From Taos, to Bellingham, to Richmond to New York City, Open House corralled some of the most interesting contemporary emerging artists of 2017. They were kind enough to share with us some of their secrets to navigating the powerful social media path and their insights on how they use social media. Along the way they put some of our mounting suspicions to rest, discussing the make-or-break reaction to likes, and what kind of benefits they are really seeking–and getting–from Instagram, Twitter and Facebook.It is safe to say a few things are certain and that while not everyone needs the help of the internet to survive in the art world, it does seem that most believe it is a valuable tool. From researching artists to posting homemade cat gifs, these artists are not only creative with their posting, but also personal. In the age of social media, where all images, as Jake Reller says “are not fit for mass consumption,” perhaps it is this personal touch that keeps us interested in what these photos on small screens have to offer.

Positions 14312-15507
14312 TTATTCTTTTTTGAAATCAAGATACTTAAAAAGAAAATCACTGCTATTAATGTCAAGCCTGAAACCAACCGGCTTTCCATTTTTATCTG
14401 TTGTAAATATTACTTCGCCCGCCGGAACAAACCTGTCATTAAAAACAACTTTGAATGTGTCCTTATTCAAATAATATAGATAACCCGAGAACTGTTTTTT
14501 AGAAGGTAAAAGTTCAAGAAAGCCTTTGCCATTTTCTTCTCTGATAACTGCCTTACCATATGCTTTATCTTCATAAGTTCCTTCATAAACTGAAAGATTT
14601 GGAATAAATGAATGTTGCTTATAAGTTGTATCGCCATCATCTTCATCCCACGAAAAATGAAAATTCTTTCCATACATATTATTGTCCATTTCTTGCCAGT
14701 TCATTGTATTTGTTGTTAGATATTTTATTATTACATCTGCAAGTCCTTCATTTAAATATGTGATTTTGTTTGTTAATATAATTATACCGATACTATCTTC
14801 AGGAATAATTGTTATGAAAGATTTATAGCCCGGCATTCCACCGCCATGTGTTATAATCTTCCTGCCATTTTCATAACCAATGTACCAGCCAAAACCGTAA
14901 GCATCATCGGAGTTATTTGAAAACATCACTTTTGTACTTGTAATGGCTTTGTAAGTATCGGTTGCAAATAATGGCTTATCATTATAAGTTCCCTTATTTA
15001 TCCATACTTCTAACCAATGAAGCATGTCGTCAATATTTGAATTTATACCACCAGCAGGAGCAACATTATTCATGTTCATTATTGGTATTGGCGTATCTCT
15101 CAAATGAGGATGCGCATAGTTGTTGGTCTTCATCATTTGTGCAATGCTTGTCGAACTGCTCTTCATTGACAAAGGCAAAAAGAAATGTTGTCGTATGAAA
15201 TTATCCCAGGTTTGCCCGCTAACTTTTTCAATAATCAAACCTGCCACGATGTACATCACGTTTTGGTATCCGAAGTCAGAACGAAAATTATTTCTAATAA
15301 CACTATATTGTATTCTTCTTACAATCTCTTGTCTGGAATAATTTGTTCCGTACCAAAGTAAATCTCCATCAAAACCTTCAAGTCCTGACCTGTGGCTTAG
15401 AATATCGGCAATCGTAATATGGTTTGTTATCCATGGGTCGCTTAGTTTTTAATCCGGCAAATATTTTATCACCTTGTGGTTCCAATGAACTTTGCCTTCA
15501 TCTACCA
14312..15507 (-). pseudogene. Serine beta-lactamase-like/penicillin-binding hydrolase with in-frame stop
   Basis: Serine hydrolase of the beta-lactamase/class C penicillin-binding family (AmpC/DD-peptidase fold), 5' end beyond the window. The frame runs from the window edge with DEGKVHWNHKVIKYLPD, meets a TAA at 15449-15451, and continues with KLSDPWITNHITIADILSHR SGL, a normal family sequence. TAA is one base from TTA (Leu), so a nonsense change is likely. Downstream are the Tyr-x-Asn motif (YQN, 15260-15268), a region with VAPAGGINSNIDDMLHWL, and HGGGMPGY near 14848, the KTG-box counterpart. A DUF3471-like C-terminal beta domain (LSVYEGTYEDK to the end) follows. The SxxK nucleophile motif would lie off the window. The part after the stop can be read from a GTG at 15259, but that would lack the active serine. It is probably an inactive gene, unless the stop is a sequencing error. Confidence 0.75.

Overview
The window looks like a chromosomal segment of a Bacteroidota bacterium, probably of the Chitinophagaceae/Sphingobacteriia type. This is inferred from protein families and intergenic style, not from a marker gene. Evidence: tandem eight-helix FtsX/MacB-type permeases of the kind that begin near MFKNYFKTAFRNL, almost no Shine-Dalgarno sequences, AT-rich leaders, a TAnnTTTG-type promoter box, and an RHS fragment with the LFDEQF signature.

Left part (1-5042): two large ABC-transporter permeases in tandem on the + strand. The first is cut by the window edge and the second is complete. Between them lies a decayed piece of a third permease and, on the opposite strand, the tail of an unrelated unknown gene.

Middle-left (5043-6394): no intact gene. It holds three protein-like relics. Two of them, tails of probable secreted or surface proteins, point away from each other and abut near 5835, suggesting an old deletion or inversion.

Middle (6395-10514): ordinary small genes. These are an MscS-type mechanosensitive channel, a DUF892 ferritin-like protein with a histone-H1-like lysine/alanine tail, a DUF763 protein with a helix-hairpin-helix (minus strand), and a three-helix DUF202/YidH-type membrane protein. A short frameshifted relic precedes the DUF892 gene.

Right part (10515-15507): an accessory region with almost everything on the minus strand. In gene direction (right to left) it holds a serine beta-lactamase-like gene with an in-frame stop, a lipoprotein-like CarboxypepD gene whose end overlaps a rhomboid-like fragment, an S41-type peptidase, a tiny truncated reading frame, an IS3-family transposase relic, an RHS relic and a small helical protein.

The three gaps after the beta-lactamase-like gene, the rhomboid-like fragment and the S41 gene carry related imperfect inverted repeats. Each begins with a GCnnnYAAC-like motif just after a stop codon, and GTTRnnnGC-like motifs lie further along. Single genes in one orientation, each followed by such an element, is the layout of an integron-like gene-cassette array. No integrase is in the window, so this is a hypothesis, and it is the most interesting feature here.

WHAT MEDIUM DO YOU WORK IN AND WHERE DO YOU LIVE?
ON AVERAGE, HOW OFTEN DO YOU POST IMAGE OF YOUR WORK OR PROCESS O SOCIAL MEDIA? DO YOU PREFER INSTAGRAM, TWITTER, OR FACEBOOK?
WHAT DO YOU DO TO ACTIVELY ENGAGE OR INCLUDE YOUR FOLLOWERS, OR DO YOUR POSTS FUNCTION MORE AS GLIMPSES INTO YOUR ART PRACTICE?
DO YOU USE SOCIAL MEDIA FOR RESEARCH PURPOSES, OR TO MEET/ LEARN ABOUT OTHER ARTISTS? ARE THERE PEOPLE IN YOUR LIFE YOU WOULDN’T HAVE MET WITHOUT SOCIAL MEDIA? HAS SOCIAL MEDIA EVER LED TO A SALE OR OTHER OPPORTUNITY?
DO RECEIVED ‘LIKES’ AFFECT HOW YOU FEEL ABOUT THE CONTENT YOU POST?HOW DO YOU THINK THE ONLINE RESPONSE AFFECTS YOUR WORK?
CAN ARTISTS COUNT ON PEOPLE SEEING THEIR WORK WITHOUT USING SOCIAL MEDIA? DO YOU KNOW AN ARTIST WHO DOESN’T USE SOCIAL MEDIA?
After spending some time in the studios of artists working in Bushwick, Open House turned to Gowanus this weekend to discover what’s bubbling up from the canal. Over 300 artists participated in Gowanus Open Studios 2016, and of them we picked 5 to tell us what’s what. Lace up folks, it time for 5-on-5.
HOW DO YOU APPROACH COLOR IN YOUR WORK?
IS THERE A PARTICULAR NARRATIVE AT PLAY IN YOUR CURRENT OR PAST PROJECTS?
WHO / WHAT MOTIVATES YOU TO MAKE YOUR WORK?
DO YOU HAVE A PERSON OR GROUP OF PEOPLE THAT YOU BOUNCE IDEAS OFF OF, OR DOES IT TEND TO BE MORE OF A SOLITARY APPROACH?